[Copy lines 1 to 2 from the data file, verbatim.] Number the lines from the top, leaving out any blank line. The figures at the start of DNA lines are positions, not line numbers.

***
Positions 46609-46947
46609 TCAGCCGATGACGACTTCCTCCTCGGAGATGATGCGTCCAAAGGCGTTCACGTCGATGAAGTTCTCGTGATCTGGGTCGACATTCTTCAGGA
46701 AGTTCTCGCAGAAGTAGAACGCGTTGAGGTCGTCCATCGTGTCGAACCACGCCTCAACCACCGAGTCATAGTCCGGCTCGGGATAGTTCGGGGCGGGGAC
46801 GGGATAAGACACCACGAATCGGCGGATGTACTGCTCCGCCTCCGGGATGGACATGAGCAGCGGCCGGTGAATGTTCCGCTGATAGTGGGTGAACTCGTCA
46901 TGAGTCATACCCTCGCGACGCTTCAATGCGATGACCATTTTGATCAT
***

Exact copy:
Positions 46609-46947
46609 TCAGCCGATGACGACTTCCTCCTCGGAGATGATGCGTCCAAAGGCGTTCACGTCGATGAAGTTCTCGTGATCTGGGTCGACATTCTTCAGGA